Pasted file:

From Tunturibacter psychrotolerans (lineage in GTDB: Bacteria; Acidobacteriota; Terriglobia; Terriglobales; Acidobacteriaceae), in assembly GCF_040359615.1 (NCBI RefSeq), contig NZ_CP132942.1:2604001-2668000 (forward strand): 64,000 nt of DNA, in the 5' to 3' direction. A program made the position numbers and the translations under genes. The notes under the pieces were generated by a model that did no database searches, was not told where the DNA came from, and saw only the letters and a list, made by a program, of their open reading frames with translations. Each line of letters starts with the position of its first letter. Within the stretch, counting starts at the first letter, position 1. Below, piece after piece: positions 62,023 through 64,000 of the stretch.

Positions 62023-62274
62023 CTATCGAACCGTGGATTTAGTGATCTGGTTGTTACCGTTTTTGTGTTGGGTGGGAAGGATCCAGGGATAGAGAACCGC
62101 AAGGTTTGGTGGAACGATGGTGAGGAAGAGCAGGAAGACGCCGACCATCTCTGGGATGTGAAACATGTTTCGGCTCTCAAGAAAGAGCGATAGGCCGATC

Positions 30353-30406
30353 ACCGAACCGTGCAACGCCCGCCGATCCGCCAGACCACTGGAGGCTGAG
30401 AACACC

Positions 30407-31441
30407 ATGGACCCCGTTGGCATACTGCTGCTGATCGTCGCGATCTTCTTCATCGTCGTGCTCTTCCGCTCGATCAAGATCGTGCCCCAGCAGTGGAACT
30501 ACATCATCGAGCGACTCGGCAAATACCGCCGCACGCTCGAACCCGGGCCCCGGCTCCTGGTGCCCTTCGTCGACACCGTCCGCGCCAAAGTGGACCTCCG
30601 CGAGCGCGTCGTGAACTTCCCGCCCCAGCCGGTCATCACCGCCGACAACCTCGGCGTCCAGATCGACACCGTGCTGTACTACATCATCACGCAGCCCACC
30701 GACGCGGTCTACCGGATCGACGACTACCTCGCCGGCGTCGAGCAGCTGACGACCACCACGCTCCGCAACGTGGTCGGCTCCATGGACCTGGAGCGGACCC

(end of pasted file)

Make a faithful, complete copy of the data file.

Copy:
From Tunturibacter psychrotolerans (lineage in GTDB: Bacteria; Acidobacteriota; Terriglobia; Terriglobales; Acidobacteriaceae), in assembly GCF_040359615.1 (NCBI RefSeq), contig NZ_CP132942.1:2604001-2668000 (forward strand): 64,000 nt of DNA, in the 5' to 3' direction. A program made the position numbers and the translations under genes. The notes under the pieces were generated by a model that did no database searches, was not told where the DNA came from, and saw only the letters and a list, made by a program, of their open reading frames with translations. Each line of letters starts with the position of its first letter. Within the stretch, counting starts at the first letter, position 1. Below, piece after piece: positions 62,023 through 64,000 of the stretch.

Positions 62023-62274
62023 CTATCGAACCGTGGATTTAGTGATCTGGTTGTTACCGTTTTTGTGTTGGGTGGGAAGGATCCAGGGATAGAGAACCGC
62101 AAGGTTTGGTGGAACGATGGTGAGGAAGAGCAGGAAGACGCCGACCATCTCTGGGATGTGAAACATGTTTCGGCTCTCAAGAAAGAGCGATAGGCCGATC

Positions 30353-30406
30353 ACCGAACCGTGCAACGCCCGCCGATCCGCCAGACCACTGGAGGCTGAG
30401 AACACC

Positions 30407-31441
30407 ATGGACCCCGTTGGCATACTGCTGCTGATCGTCGCGATCTTCTTCATCGTCGTGCTCTTCCGCTCGATCAAGATCGTGCCCCAGCAGTGGAACT
30501 ACATCATCGAGCGACTCGGCAAATACCGCCGCACGCTCGAACCCGGGCCCCGGCTCCTGGTGCCCTTCGTCGACACCGTCCGCGCCAAAGTGGACCTCCG
30601 CGAGCGCGTCGTGAACTTCCCGCCCCAGCCGGTCATCACCGCCGACAACCTCGGCGTCCAGATCGACACCGTGCTGTACTACATCATCACGCAGCCCACC
30701 GACGCGGTCTACCGGATCGACGACTACCTCGCCGGCGTCGAGCAGCTGACGACCACCACGCTCCGCAACGTGGTCGGCTCCATGGACCTGGAGCGGACCC